Exercise: Don’t Just Sit There – Do Something!

| April 10, 2017

The many and varied benefits of exercise are well known – but many of us still find it difficult to incorporate regular exercise into our routines. However, you may not have to pound the pavement before breakfast or sweat it out in the gym to enjoy better metabolic health. Something as simple as getting up from your chair every half an hour could lead to healthy changes in your blood fat levels.

That is the conclusion from a recent study in Australia involving overweight or obese adults with type 2 diabetes.1 The participants carried out three different scenarios, for a seven-hour stretch each time:

  • Sitting continuously and only getting up to use the toilet
  • Getting up every 30 minutes and walking for three minutes
  • Getting up every 30 minutes and doing light exercises (such as knee raises and squats) for three minutes

The participants all ate the same breakfast and lunch, at the same time and while still seated. The researchers took blood samples from them before breakfast and at the end of the seven-hour period. They then analysed these for 338 different kinds of fats.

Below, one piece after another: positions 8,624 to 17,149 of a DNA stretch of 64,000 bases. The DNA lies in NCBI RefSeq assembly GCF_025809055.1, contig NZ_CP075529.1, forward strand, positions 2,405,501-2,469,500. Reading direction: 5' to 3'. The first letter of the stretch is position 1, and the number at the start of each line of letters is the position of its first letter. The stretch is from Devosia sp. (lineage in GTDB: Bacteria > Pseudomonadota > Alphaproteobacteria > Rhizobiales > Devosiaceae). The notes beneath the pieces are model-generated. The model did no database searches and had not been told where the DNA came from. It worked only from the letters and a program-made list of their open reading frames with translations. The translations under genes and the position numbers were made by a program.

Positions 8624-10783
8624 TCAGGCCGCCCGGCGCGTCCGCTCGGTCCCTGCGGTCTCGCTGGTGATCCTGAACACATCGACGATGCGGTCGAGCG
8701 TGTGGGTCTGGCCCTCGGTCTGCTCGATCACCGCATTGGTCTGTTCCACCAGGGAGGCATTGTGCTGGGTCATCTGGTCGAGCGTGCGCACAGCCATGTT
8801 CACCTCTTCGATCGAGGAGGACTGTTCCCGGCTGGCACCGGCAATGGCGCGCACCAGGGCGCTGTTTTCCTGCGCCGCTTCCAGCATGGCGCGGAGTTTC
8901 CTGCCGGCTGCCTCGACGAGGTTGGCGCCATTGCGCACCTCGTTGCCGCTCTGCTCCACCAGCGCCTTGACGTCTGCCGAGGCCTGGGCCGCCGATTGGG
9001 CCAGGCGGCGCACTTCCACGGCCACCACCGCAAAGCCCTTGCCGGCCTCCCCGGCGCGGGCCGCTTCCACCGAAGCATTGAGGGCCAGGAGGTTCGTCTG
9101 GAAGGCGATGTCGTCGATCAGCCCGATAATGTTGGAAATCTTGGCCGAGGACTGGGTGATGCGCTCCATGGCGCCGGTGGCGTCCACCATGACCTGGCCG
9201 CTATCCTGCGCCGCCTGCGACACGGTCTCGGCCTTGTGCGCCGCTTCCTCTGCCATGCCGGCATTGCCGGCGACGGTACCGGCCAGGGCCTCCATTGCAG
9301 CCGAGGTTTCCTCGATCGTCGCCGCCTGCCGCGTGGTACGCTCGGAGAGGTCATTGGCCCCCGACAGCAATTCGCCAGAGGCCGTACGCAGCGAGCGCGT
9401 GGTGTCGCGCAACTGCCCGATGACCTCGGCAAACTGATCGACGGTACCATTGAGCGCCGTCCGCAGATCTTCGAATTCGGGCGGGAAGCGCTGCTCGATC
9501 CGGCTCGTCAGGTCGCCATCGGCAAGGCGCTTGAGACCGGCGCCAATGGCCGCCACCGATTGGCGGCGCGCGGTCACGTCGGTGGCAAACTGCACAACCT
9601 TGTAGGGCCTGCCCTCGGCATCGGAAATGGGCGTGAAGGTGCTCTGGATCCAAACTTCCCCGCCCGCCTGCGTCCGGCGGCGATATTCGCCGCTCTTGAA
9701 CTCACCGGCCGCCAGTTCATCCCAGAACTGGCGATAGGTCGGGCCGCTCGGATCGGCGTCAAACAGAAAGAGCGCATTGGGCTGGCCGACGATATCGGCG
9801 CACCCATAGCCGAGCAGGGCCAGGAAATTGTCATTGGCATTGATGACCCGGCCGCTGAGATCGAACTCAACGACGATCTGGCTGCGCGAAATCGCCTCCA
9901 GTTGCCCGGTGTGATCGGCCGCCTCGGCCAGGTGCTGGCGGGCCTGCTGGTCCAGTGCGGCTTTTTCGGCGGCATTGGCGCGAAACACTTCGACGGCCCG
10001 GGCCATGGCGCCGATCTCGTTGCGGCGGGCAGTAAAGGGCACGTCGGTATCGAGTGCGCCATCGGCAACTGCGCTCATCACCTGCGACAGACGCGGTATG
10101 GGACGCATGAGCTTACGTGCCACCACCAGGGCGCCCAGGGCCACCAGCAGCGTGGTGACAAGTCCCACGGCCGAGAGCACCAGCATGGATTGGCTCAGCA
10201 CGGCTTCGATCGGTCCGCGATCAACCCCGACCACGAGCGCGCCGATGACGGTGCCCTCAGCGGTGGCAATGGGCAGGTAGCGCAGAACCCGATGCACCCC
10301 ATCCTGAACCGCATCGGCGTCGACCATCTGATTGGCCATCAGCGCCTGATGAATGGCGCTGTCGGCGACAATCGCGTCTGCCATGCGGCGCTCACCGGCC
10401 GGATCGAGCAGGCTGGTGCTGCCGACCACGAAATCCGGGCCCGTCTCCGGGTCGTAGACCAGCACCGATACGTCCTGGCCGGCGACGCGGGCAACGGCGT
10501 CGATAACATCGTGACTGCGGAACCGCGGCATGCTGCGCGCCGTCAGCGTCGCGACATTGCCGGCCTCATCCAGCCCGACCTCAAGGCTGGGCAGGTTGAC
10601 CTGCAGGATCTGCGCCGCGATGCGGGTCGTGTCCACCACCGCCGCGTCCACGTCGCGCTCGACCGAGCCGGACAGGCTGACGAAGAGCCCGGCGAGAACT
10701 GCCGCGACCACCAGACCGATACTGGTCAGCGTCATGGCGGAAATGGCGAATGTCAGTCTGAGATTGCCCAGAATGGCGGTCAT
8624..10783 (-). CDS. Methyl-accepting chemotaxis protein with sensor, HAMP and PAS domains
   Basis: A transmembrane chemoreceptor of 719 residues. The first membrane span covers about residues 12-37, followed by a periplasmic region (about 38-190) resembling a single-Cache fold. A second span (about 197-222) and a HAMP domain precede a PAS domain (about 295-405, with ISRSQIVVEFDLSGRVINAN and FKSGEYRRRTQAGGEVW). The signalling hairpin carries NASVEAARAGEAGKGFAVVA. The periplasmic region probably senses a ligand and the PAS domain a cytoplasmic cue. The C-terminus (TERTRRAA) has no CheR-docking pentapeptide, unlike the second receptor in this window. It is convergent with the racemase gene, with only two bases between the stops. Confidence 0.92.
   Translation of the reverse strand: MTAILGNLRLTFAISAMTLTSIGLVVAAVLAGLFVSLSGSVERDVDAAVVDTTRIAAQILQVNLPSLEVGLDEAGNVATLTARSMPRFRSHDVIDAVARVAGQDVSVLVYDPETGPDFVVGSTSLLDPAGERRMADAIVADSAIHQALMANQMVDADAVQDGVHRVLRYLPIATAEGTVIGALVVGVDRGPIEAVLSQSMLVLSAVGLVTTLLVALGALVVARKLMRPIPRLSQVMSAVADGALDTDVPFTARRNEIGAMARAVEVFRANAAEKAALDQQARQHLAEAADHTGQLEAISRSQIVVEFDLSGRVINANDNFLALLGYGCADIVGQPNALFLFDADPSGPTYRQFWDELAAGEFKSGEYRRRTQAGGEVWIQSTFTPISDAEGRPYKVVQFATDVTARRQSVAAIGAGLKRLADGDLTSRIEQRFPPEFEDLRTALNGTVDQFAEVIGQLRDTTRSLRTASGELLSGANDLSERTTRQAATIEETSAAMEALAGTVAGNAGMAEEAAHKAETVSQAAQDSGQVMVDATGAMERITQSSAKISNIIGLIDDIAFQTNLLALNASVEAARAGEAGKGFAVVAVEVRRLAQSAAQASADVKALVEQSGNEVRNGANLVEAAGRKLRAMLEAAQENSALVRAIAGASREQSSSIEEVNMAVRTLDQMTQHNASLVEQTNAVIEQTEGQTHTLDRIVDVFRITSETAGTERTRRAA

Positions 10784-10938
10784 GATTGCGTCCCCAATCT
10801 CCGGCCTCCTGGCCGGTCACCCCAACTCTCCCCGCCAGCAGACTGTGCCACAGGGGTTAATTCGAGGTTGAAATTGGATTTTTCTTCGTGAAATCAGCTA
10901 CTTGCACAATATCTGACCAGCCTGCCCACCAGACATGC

The results showed that taking a break from sitting every half an hour, whether for walking or light exercise, caused beneficial changes in blood fat levels, particularly following meals. Avoiding prolonged sitting increased levels of good, antioxidant fats, while reducing levels of those that stimulate inflammation and trigger thrombosis.

Previous studies have shown that the blood fat profile of people with type 2 diabetes is a factor in both chronic inflammation and insulin resistance. And earlier research by the same Aussie team found that interrupting sitting with light intensity activity after meals also reduces blood sugar levels and lowers high blood pressure.

The message is clear – don’t just sit there; it really pays to get up and move your body every half an hour, particularly after meals, and even more so if you are overweight or obese and have type 2 diabetes.

Some people, of course, take physical activity to an extreme level. Take Roddy Riddle, for instance, who has type 1 diabetes and recently completed a gruelling 350-mile ultra-marathon in the Arctic. I’ll tell you what kept him going in my next blog post.

Wishing you the best of health,

Martin Hum
PhD DHD Nutritionist
for Real Diabetes Truth

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Bear in mind we are not addressing anyone’s personal situation and you should rely on this for informational purposes only. Please consult with your own physician before acting on any recommendations contained herein.


1. Grace MS, Dempsey PC, Sethi P et al. Breaking up prolonged sitting alters the postprandial plasma lipidomic profile of adults with Type 2 Diabetes. J Clin Endocrinol Metab. 2017 Mar 13 (Online ahead of print).

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Category: Diet and Exercise

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